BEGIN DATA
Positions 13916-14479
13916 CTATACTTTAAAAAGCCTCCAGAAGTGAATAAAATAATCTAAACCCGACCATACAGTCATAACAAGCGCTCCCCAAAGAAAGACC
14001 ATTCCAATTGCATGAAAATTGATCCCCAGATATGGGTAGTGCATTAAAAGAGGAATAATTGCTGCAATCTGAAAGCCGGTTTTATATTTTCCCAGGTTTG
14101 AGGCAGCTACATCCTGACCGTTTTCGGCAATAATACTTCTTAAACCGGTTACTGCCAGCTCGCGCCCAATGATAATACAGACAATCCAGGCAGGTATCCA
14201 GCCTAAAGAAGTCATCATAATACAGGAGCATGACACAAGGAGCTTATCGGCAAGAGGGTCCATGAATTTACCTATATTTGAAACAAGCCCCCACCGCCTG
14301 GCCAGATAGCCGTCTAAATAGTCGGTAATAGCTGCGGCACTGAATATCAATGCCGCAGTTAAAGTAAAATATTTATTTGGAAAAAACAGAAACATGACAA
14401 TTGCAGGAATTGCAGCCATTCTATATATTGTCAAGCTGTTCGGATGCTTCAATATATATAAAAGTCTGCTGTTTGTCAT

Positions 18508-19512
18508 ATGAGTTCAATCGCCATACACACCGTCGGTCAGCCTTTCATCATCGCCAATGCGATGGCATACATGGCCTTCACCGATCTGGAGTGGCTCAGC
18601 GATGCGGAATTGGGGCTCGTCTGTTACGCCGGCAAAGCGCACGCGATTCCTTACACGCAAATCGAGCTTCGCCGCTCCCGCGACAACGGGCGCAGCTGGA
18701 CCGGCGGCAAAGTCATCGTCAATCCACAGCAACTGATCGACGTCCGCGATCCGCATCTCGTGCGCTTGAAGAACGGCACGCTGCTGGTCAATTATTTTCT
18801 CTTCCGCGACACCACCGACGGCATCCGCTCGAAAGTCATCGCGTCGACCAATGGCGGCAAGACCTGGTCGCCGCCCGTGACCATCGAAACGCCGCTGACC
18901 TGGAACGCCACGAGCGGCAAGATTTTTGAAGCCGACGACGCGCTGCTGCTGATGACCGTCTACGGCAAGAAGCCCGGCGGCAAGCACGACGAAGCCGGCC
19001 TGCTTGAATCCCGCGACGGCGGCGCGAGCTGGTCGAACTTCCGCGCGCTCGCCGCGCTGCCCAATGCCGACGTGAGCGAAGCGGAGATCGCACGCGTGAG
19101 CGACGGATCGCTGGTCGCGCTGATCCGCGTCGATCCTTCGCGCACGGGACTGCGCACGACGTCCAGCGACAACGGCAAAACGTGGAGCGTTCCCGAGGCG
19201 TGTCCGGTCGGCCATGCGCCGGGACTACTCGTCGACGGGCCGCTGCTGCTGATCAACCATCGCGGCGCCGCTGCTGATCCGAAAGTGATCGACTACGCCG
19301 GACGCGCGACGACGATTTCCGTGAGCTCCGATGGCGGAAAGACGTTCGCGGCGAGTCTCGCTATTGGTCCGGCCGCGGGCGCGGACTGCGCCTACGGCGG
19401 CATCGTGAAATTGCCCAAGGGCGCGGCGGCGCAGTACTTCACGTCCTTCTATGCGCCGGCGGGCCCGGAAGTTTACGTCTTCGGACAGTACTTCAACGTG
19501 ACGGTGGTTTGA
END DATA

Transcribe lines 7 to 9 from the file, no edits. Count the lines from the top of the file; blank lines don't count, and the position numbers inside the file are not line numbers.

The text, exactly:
14401 TTGCAGGAATTGCAGCCATTCTATATATTGTCAAGCTGTTCGGATGCTTCAATATATATAAAAGTCTGCTGTTTGTCAT

Positions 18508-19512
18508 ATGAGTTCAATCGCCATACACACCGTCGGTCAGCCTTTCATCATCGCCAATGCGATGGCATACATGGCCTTCACCGATCTGGAGTGGCTCAGC